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Nation faces summer of natural disasters – The Northern Daily Leader

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Flooding, cyclones and even a Japanese encephalitis outbreak are among the risks facing Australians this summer as a leading climate body warns of a rise in “unnatural disasters”.
A new report says the nation’s disaster planning is not fit for purpose, adding repeated weather events in recent times have left communities with minimal time to recover.
The Climate Council and Emergency Leaders for Climate Action are calling for a big boost in resilience funding, an end to fossil fuel subsidies and a national disaster strategy.
They say climate change has rendered existing disaster planning “no longer fit for purpose” to keep Australians safe.
The report on Australia’s “new era of unnatural disasters” outlines the extent to which taxpayers are footing the bill for damage caused by floods, bushfires and other disasters while oil companies “rake in piles of cash”.
“There is nothing natural about these disasters … they are being unleashed on Australians by decades of reliance on fossil fuels,” Climate Councillor Lesley Hughes said.
“We are one of the largest exporters of fossil fuels in the world.
“Those fossil fuel industries are subsidised to nearly $12 billion … by the Australian taxpayer.
“Many of those big companies are raking in enormous profits and are paying little to no income tax in Australia.”
The council estimates disasters have cost every Australian household an average $1532 this year.
A fairer use of taxpayer money would be taxing the companies and redirecting the funds to communities impacted by natural disasters, Professor Hughes said.
Former NSW Fire and Rescue commissioner Greg Mullins said emergency responders were being overwhelmed by the scale, speed and severity of extreme weather events.
“Long-term recovery operations are also more challenging because disasters are striking more frequently,” he said.
“We need to make our disaster management systems fit-for-purpose in the face of worsening climate disasters.”
Governments must invest in emergency services, better disaster management co-ordination, more accurate risk models and community resilience programs, he said.
A permanent disaster response force was needed at all times to step in when disasters hit, he said.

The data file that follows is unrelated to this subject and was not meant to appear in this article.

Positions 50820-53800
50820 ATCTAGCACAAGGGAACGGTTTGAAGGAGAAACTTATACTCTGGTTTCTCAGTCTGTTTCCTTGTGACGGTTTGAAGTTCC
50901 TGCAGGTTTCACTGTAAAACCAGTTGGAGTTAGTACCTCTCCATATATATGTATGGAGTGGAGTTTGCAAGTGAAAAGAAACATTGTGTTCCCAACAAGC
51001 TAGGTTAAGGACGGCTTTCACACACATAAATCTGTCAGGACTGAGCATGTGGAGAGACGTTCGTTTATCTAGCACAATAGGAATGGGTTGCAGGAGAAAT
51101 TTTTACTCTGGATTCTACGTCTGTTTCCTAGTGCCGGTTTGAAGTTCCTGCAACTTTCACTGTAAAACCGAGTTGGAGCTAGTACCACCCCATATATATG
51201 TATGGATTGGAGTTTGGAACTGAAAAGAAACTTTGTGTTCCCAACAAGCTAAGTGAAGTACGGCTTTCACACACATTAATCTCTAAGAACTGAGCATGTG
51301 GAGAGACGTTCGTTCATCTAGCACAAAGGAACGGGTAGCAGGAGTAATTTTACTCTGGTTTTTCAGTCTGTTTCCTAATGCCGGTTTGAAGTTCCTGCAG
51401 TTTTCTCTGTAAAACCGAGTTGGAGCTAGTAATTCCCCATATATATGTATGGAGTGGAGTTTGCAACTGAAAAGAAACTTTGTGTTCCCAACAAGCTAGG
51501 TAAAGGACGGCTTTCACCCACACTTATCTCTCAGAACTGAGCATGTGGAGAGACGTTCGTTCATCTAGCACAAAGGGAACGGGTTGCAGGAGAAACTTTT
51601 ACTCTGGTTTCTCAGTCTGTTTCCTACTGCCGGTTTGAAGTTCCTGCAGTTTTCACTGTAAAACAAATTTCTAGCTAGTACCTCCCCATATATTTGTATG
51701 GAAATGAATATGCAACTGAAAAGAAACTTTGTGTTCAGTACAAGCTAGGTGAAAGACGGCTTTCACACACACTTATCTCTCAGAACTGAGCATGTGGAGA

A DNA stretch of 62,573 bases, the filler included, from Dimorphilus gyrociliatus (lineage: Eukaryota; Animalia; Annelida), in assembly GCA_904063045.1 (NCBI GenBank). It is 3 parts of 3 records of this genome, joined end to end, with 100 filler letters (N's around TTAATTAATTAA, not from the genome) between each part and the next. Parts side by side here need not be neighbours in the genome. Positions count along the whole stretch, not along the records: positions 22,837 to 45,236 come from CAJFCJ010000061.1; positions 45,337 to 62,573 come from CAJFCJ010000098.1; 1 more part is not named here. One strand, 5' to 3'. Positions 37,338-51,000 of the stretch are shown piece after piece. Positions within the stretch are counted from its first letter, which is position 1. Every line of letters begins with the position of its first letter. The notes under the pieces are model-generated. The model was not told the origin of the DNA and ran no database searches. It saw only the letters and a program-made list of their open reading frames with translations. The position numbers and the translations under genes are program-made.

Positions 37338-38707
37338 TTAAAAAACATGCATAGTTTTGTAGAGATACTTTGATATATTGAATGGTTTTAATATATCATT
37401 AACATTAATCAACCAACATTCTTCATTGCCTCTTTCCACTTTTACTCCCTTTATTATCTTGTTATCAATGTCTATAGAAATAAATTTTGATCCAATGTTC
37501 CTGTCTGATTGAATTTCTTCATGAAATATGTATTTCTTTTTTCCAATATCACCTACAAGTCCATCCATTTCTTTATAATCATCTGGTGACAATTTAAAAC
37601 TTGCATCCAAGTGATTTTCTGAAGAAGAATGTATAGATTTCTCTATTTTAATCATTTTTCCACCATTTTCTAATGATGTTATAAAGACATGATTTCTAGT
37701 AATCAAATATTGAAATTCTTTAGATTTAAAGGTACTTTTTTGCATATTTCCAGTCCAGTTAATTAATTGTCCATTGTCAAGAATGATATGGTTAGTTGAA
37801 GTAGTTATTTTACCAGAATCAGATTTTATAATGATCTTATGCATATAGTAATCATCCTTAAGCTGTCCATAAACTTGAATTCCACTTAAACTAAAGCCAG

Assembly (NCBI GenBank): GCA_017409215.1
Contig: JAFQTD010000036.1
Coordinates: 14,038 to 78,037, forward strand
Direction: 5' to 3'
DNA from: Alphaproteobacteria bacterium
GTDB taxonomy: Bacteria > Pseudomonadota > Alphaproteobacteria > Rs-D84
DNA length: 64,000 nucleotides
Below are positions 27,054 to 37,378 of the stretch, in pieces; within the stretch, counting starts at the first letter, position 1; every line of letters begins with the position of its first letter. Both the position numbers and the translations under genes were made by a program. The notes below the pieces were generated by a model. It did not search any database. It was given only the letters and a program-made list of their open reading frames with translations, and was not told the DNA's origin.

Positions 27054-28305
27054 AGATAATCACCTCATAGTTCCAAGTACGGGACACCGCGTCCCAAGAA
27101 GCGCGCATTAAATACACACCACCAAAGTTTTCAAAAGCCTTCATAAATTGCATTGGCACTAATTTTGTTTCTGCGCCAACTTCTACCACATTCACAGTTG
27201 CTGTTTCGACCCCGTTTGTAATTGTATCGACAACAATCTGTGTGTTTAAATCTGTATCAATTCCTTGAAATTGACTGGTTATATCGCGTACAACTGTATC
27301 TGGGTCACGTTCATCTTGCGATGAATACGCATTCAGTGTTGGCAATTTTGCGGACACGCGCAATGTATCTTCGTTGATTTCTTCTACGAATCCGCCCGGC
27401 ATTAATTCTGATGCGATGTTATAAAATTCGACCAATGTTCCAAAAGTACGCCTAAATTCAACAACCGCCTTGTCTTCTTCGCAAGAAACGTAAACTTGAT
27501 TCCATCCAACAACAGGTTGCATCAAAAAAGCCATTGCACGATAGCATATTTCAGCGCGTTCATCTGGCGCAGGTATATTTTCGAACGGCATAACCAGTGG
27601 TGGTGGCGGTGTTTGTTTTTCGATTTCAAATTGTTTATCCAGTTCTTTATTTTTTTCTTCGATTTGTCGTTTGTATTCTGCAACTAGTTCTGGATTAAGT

Both climate emergency leaders criticised politicians, saying they were short-sighted in planning for natural disasters, pointing to building on flood plains in NSW as an example.
NSW Premier Dominic Perrottet has not completely ruled out a moratorium on construction.
“We need to have some serious conversations about planning in those (flood-hit) areas and some serious conversations about relocation of people which is expensive and emotionally taxing,” Prof Hughes said.
Mr Mullins suggested the use of $12 billion in subsidies to the fossil fuel industry in bolstering a buy-back scheme.
They also criticised the government’s plan to raise the Warragamba Dam wall in western Sydney, saying it was a “magic fix” that was “crazy and irresponsible”.
Queensland Deputy Premier Steven Miles says the Sunshine State’s exposure to natural disasters and the impact of extreme weather was not a surprise to anyone.
“We’ve experienced 100 natural disasters since the 2011 floods … we know that as the climate continues to change, Queensland will continue to be exposed,” he said.
“That’s why Queensland is doing our part to reduce our emissions.”
He noted consecutive natural disasters underscore the need for governments to seriously act on the climate emergency.
“We have a moral duty to our kids, grandkids and future generations to do something about climate change,” he told AAP.
Australian Associated Press
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Joseph Muongi

Financial.co.ke was founded by Mr. Joseph Muongi Kamau. He holds a Master of Science in Finance, Bachelors of Science in Actuarial Science and a Certificate of proficiencty in insurance. He's also the lead financial consultant.